I’m going to be honest… Haruka’s dessert was the most difficult for me so far. I had the flavor profiles set pretty early, but her aesthetic was simultaneously so specific and so hard to pin down that I just could not figure out the decor at all. In fact, I finished Haruka’s dessert with a completely different design at first. The second it was done I knew it wasn’t up to my standards at all. I’m sure any of my readers that are more creative will know the feeling… you KNOW you can do better, but somehow it’s just happening.
Thankfully, I have a really honest group of friends to help me in these moments. After a day of complete frustration, I polled them for blunt opinions on where the issues were, and with their constructive criticism I managed to completely retool the decor for this cake. I worked in homages to both the World Shaking attack and the Space Sword. The end result was infinitely better, and felt much more “Haruka.”
I’ll also admit this recipe is stretching the boundaries of what can be called an opera cake. The basic components are there: almond sponge, buttercream, ganache and glaze. The flavors, however, are not remotely close to the classic coffee and chocolate combination. I don’t think it’s too much of a spoiler to say that in honor of their relationship, Michiru’s dessert will also be an opera cake… though hers will stretch the boundaries of this dessert equally far. It’s also worth noting these are way taller than your average opera… but more cake for you, right? One day I’ll do a proper Opera cake to make up for my pastry sins.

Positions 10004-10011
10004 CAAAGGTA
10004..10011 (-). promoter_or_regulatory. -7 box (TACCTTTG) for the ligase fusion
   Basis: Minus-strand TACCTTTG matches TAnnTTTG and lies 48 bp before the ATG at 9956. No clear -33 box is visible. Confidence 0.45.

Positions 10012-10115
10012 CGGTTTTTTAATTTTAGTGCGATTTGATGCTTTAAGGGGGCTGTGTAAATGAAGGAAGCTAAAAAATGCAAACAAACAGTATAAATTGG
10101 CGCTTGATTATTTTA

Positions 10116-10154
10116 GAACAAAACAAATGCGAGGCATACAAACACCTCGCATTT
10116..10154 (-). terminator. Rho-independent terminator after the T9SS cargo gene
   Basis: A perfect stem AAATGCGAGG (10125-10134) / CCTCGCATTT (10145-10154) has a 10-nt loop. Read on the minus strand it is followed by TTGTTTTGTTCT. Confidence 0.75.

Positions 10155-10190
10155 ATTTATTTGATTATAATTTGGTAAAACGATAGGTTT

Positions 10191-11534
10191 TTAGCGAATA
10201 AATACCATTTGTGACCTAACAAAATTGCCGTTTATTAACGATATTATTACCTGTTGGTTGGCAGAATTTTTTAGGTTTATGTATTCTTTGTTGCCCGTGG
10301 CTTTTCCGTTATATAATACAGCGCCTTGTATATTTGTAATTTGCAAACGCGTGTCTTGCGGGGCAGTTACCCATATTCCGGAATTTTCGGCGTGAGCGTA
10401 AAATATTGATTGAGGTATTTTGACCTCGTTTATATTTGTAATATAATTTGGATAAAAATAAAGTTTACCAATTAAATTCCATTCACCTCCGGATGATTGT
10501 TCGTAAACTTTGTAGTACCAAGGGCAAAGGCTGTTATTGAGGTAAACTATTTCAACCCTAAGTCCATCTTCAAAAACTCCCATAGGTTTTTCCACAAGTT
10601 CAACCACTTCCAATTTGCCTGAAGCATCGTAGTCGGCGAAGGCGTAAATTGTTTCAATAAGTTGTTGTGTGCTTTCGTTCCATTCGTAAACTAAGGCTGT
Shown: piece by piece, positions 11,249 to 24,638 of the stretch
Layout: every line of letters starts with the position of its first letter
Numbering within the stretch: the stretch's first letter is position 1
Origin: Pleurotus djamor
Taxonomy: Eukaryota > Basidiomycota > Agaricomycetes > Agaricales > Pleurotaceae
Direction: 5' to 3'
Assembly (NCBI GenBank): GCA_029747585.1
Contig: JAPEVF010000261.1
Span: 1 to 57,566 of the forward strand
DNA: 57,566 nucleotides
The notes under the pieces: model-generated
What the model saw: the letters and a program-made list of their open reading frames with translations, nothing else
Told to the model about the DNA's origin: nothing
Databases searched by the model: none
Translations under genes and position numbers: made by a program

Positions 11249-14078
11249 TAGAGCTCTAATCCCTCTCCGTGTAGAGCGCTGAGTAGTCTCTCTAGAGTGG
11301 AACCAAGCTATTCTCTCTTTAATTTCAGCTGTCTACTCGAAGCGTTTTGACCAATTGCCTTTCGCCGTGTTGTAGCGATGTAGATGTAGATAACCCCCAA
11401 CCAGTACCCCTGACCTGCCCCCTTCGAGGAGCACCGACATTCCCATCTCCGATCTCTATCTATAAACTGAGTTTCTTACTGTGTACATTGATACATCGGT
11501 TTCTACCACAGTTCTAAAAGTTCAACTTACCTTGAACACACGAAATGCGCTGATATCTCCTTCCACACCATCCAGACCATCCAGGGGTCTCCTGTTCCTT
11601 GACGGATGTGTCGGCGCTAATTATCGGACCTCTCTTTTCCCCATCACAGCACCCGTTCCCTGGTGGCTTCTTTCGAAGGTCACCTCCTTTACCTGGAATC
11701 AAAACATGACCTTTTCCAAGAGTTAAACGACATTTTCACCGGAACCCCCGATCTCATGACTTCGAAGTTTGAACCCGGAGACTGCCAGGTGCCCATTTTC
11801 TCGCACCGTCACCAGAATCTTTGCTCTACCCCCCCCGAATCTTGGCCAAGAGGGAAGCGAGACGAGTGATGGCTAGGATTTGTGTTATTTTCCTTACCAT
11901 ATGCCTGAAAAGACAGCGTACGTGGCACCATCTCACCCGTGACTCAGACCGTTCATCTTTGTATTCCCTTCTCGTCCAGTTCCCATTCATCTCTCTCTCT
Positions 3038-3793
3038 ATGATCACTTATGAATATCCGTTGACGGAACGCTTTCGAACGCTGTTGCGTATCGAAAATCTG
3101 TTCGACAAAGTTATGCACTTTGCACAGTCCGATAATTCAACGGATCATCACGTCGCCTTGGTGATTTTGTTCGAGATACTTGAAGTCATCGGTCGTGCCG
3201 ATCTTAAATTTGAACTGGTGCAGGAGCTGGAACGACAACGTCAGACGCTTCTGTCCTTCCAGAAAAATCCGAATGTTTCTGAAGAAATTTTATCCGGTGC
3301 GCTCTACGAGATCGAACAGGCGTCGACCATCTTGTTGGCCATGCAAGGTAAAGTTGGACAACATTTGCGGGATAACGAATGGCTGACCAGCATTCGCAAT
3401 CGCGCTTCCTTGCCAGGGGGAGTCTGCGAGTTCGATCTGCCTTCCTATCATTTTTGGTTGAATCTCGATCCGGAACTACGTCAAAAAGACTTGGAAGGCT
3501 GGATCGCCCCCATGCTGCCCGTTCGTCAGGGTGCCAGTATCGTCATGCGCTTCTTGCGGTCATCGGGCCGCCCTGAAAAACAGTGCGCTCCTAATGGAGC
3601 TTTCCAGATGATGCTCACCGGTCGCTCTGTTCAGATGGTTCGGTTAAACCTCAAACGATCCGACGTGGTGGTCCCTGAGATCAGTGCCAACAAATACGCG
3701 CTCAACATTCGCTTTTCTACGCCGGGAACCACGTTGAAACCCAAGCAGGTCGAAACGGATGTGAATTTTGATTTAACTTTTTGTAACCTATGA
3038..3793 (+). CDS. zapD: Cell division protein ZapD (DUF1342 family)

ACT EIGHT: HARUKA
Yuzu, Ginger and Honey Opera Cake
Yield: 6 individual cakes.
Timing notes: It is best to allow yourself at least a full day of working time for this recipe. The the cake will be far easier to work with if it has had a sufficient amount of time for everything to chill and set up. Additionally, the tuile batter is best rested overnight.
White Chocolate Ganache, recipe follows
Yuzu Buttercream, recipe follows
Joconde, recipe follows
Honey Ginger Glaze, recipe follows
Honey Ginger Syrup, recipe follows
Tuile Garnish, recipe follows
Jewel Garnish, see procedure
Gold, Red and Blue Powder food coloring
12 oz (335g) White Chocolate
1. To begin with, cut your joconde sheet in half to make two smaller sheet cakes. Carefully split each sheet of cake into two thin layers. Choose one layer and spread a very thin layer of white chocolate on top. Flip the chocolate side onto a piece of parchment and allow it to firm up. The purpose of this is simply to make moving the slices much easier later on.
2. Begin assembly. Brush a small amount of syrup onto your cake, and spread a level layer of yuzu buttercream on top. Top it with another cake layer, syrup, and then a layer of ganache. Top this with a cake layer, syrup, and buttercream. Finally, place on your final cake layer. Spread an extremely thin layer of buttercream on top of your cake to create a barrier that will prevent the glaze from seeping into the cake. Refrigerate.